Gestational diabetes occurs in pregnant women. Like other forms of diabetes, this disease involves a cellular inability to use sugar (glucose) properly.
Gestational diabetes raises blood sugar levels in pregnant women, which may give you uncomfortable symptoms during your pregnancy or pose a threat to your baby’s health.
Gestational Diabetes Is Defined As High Blood Sugar That Only Develops When A Woman Is Pregnant But Disappears After One Gives Birth.
Gestational diabetes mellitus can occur in either the first half or the second half of pregnancy but is there is a high likelihood of experiencing gestational pregnancy in the second half.
It is a form of diabetes that arises as a result of the body failing to produce sufficient insulin to meet the unique needs during pregnancy. Insulin is a hormone produced by the body that helps to effectively control your blood sugar levels.
While gestational diabetes often does not have any major, detectable symptoms, some women with the affliction may experience excessive hunger, excessive thirst and fatigue.
This fatigue may lead to lightheadedness, fainting spells and pins and needles. It also characterizes itself in muscle strains and mild soreness around joints. Another common symptom is frequent urination or yeast infections.
Yeast infections can be oral or cutaneous but most commonly occur in pregnant women on the vagina. It also often leads to redness on the labia (at either side of the vagina).
However, these symptoms aren’t necessarily signs of gestational diabetes, as the latter requires a professional diagnosis.
Most women that suffer from Gestational diabetes end up having healthy babies. However, when the gestational diabetes is poorly treated, blood sugar levels can fluctuate drastically and even necessitate having an early, emergency C-section after week 34.
Macrosomia refers to a baby growing particularly large because of excess insulin production. Very large babies may weigh more than 9 pounds and can be stuck in the birth canal during delivery and sustain birth injuries that could lead to partial paralysis.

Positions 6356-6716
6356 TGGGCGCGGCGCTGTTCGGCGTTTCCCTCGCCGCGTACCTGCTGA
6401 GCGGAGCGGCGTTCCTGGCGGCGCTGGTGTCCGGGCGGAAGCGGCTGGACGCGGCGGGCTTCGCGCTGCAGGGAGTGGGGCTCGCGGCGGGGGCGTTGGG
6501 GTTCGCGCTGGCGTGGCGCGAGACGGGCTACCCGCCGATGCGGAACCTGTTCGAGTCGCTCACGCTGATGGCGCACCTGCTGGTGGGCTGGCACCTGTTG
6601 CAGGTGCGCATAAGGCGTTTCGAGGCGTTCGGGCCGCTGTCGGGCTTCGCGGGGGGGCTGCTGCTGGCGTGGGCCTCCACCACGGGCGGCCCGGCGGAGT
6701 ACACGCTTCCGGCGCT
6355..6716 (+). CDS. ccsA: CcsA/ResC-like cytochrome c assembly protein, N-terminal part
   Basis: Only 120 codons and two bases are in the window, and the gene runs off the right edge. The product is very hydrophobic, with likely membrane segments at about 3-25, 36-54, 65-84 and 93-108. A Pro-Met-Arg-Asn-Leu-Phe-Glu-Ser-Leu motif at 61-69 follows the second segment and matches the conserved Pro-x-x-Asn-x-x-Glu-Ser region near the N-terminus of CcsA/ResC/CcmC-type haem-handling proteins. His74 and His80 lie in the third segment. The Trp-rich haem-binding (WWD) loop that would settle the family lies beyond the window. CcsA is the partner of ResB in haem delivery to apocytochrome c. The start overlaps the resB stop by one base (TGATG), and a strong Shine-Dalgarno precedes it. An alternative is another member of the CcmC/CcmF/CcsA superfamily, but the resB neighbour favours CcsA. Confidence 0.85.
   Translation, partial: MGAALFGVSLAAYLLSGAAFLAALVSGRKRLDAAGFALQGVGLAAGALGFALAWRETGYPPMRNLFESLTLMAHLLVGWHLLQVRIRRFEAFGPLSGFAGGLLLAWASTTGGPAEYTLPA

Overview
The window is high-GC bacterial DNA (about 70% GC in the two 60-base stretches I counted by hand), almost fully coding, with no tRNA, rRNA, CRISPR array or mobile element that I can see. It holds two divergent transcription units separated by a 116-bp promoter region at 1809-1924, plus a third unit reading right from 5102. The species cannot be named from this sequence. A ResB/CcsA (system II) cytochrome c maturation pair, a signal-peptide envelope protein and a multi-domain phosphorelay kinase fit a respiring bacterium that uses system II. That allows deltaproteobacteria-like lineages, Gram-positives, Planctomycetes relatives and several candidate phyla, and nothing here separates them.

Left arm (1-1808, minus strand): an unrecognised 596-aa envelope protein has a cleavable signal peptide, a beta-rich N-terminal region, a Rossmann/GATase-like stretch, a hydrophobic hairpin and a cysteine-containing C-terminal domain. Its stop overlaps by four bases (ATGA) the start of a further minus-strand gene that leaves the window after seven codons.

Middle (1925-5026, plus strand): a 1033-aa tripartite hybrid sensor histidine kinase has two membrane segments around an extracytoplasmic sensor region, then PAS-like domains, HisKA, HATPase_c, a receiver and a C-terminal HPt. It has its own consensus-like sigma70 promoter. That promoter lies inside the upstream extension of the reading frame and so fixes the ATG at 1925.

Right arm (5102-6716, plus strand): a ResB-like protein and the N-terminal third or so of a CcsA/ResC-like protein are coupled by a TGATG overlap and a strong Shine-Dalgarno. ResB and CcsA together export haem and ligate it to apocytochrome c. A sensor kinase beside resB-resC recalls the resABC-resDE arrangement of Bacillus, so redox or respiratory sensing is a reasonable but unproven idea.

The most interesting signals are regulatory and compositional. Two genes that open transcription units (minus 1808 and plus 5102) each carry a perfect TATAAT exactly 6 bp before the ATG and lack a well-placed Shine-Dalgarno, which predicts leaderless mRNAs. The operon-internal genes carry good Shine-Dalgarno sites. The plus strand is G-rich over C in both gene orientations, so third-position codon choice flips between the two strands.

Premature babies are at greater risk of developing RDS, which involves difficulty breathing in infants. Babies born with this ailment may require breathing assistance or to be put “under the lights” until their lungs have fully developed.
Low blood sugar, also referred to as hypoglycemia may be a consequence of elevated insulin levels in babies. At worst, they may lead to seizures, which may cause brain damage. In order to avoid this, babies with low blood sugar levels need to be frequently fed.
Mothers suffering from gestational diabetes deliver children that may be prone to obesity as well as type 2 diabetes later in life.
An advanced, untreated stage of gestational diabetes can cause the infant to have a deadly seizure shortly after death or be stillborn.
High blood pressure can lead to paralysis, seizures, strokes and cardiac arrest. It can also lead to miscarriages that can be deadly for both infant and mother.
Women with this affliction are more likely to develop the condition again in future pregnancies. They may also develop 2 diabetes later in their lives.
They would be required to immediately make healthy lifestyle choices that range from improvements in diets and increased exercise to prevent their diabetes from being permanent.
The women at greater risk of experiencing gestational diabetes are either:
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